The Bordeaux vineyards are renowned and their wines known around the world. The Chinese – whose taste for luxury products ‘Made in France’ and biggest fashion brands is well-known – are also quite fond of wine, Champagne, and more generally the French art of living. In fact, some wealthy families are investing more and more in Bordeaux vineyards. What are the reasons and consequences?
Bordeaux vineyards: The attraction of an exceptional wine and real estate heritage, but not only…
While Asian investors are initially owners of “small” estates whose price oscillates between 2 and 7 million euros, they sometimes goes into higher gear if they are convinced by their first investment. Some prices soar, without scaring wealthy businessmen, like Jack Ma – founder of Alibaba – who is seduced by great wines and owns the Château de Sours, de Perenne et Guerry. Some domains are estimated worth over 60 million euros, and there actually is a demand for such deals.
Some numbers : since 1984, 153 transactions from China concerning Bordeaux châteaux have been recorded. In 2013, the record was set at 35 châteaux sold in a single year. (Source: Vitisphere ).
The main reasons that push the Chinese to invest in Bordeaux vineyards are:
– The potential profitability of their financial investment;
– The acquisition of a historical real estate heritage, sometimes classified;
– Knowledge of Chinese red wine market for export;
A business opportunity, among others
Indeed, the Chinese, although they are in love with the architectural, natural and gastronomic heritage of the region, they also see the return on investment they can hope for. For them, it’s not just about passion, but rather a company they invest in. Some wines are sold for gold once in China, and the development of wine tourism in Bordeaux supports the investor in the diversification of his sources of income, in case of a bad harvest year for example.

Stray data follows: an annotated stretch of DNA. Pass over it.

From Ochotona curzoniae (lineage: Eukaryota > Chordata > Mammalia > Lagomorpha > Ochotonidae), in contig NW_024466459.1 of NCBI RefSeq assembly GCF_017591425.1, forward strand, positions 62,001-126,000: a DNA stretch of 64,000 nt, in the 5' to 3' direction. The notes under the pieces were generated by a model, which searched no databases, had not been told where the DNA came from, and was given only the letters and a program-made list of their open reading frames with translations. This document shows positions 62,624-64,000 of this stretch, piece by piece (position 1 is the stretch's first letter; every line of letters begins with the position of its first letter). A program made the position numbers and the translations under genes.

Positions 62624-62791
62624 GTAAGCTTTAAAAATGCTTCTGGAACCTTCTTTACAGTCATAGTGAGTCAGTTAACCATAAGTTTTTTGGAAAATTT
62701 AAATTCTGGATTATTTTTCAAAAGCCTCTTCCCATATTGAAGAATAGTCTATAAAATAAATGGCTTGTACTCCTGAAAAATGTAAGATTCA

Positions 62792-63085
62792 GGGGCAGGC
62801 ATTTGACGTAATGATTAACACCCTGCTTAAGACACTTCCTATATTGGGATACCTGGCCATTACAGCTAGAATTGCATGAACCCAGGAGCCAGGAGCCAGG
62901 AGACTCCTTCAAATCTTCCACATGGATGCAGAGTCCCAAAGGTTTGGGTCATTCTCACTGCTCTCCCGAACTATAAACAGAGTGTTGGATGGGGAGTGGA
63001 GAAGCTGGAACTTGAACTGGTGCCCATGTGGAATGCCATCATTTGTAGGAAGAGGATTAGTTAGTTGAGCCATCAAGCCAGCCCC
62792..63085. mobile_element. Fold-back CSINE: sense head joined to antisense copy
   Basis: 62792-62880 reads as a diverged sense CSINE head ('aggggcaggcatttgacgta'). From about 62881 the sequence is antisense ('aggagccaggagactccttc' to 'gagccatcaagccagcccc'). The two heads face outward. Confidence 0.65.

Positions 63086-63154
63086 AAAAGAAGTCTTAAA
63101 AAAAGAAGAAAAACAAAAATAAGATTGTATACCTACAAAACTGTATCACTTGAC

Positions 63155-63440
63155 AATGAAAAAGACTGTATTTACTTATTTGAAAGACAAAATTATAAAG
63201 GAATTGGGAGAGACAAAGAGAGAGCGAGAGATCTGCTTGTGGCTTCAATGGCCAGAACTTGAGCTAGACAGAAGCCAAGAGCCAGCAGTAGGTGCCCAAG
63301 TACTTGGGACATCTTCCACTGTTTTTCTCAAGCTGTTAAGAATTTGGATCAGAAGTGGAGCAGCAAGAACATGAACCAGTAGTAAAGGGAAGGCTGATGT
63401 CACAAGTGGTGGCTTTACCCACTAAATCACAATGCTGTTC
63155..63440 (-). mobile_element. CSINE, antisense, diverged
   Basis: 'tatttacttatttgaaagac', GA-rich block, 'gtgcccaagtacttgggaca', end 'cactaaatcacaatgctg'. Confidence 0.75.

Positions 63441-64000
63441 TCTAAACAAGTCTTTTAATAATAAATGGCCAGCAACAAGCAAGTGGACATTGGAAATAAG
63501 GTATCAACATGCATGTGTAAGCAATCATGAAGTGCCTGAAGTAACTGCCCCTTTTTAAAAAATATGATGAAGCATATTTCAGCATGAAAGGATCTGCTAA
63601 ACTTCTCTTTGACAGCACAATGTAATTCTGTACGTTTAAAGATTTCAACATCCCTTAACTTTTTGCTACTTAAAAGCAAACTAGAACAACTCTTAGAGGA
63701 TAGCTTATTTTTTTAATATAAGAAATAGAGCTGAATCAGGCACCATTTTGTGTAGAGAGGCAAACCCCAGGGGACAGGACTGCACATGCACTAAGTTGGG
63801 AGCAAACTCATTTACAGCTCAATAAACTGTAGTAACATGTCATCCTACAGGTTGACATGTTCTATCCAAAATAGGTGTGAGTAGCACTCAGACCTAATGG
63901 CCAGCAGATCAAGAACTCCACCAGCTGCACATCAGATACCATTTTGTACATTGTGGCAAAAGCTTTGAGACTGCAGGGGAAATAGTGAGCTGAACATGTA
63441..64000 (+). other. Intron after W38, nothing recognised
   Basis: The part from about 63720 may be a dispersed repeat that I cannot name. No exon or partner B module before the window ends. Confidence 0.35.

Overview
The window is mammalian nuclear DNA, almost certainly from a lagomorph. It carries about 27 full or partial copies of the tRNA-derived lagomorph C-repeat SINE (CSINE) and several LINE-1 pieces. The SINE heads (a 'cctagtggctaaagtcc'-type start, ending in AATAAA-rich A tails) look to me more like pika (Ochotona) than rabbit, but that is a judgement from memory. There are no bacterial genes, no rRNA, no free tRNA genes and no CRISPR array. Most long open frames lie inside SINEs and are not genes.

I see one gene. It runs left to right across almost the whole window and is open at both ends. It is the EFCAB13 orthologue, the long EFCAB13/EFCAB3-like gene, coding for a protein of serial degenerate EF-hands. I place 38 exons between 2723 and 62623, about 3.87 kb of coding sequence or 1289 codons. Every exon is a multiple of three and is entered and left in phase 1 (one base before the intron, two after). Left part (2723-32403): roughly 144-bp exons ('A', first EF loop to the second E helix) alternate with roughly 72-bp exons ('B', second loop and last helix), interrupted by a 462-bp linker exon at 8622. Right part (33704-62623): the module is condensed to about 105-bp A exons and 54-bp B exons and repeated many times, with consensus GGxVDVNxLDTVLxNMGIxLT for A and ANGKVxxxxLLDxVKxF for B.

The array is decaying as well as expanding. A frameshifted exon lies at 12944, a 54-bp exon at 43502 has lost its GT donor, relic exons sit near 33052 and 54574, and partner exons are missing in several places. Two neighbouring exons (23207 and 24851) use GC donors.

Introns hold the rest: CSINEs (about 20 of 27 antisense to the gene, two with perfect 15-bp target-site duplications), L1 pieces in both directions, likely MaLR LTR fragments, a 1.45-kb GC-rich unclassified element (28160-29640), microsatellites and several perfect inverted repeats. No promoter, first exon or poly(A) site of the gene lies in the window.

The consequences for the region’s wine industry
According to some specialists in the profession, these investments are a boon for the profession of winegrower in Bordeaux and the surrounding area. Indeed, the Chinese are “the best ambassadors to their compatriots” according to Georges Haushalter, former president of the Interprofessional Council of Bordeaux Wine (CIVB). Enough to promote France’s position as a number 1 wine-export country to China.
However, not all those involved in Bordeaux viticulture and Bordeaux vineyards are delighted with this new trend. Although the number of properties acquired by the Chinese is still marginal out of the 8,000 ones in the region, some do denounce a loss of mastery of know-how and traditions that were held in the hands for entire generations of wine-growing families.
Yet, many of these investors keep local production tools and methods, or even seek to improve them and give a new dimension to their newly acquired grape varieties. However, it is also important to note that a lot of investments in Bordeaux vineyards are made by French or European companies.
The main thing to remember
Although these investments from the other side of the planet can represent a “danger” for some followers of centuries-old traditions passing into the hands of Chinese owners, the vineyard is not exportable and will indeed remain on French soil. If the Chinese and others Asian investors passionate about wine are able to invest fortunes necessary for the development of the Bordeaux wine industry, a fair balance in investment and export relations seems to be a great opportunity for wine production and wine tourism in Bordeaux .